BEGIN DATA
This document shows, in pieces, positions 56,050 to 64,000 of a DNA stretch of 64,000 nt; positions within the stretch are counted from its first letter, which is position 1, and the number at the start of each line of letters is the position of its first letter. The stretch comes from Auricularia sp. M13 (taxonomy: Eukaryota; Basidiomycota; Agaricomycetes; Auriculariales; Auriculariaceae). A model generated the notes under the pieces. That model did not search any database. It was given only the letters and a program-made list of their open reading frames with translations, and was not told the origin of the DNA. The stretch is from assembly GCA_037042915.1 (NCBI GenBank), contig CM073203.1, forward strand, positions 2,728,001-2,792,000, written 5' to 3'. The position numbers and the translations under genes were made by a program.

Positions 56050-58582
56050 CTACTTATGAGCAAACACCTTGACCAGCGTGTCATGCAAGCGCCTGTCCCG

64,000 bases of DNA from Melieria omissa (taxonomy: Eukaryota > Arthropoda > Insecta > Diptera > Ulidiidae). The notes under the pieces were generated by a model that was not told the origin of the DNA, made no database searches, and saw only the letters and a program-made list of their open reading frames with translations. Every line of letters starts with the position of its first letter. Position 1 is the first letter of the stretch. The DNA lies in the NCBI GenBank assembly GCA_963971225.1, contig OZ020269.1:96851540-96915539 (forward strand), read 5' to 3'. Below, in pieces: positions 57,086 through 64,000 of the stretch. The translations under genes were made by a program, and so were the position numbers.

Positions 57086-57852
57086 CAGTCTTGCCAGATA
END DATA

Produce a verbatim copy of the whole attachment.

This document shows, in pieces, positions 56,050 to 64,000 of a DNA stretch of 64,000 nt; positions within the stretch are counted from its first letter, which is position 1, and the number at the start of each line of letters is the position of its first letter. The stretch comes from Auricularia sp. M13 (taxonomy: Eukaryota; Basidiomycota; Agaricomycetes; Auriculariales; Auriculariaceae). A model generated the notes under the pieces. That model did not search any database. It was given only the letters and a program-made list of their open reading frames with translations, and was not told the origin of the DNA. The stretch is from assembly GCA_037042915.1 (NCBI GenBank), contig CM073203.1, forward strand, positions 2,728,001-2,792,000, written 5' to 3'. The position numbers and the translations under genes were made by a program.

Positions 56050-58582
56050 CTACTTATGAGCAAACACCTTGACCAGCGTGTCATGCAAGCGCCTGTCCCG

64,000 bases of DNA from Melieria omissa (taxonomy: Eukaryota > Arthropoda > Insecta > Diptera > Ulidiidae). The notes under the pieces were generated by a model that was not told the origin of the DNA, made no database searches, and saw only the letters and a program-made list of their open reading frames with translations. Every line of letters starts with the position of its first letter. Position 1 is the first letter of the stretch. The DNA lies in the NCBI GenBank assembly GCA_963971225.1, contig OZ020269.1:96851540-96915539 (forward strand), read 5' to 3'. Below, in pieces: positions 57,086 through 64,000 of the stretch. The translations under genes were made by a program, and so were the position numbers.

Positions 57086-57852
57086 CAGTCTTGCCAGATA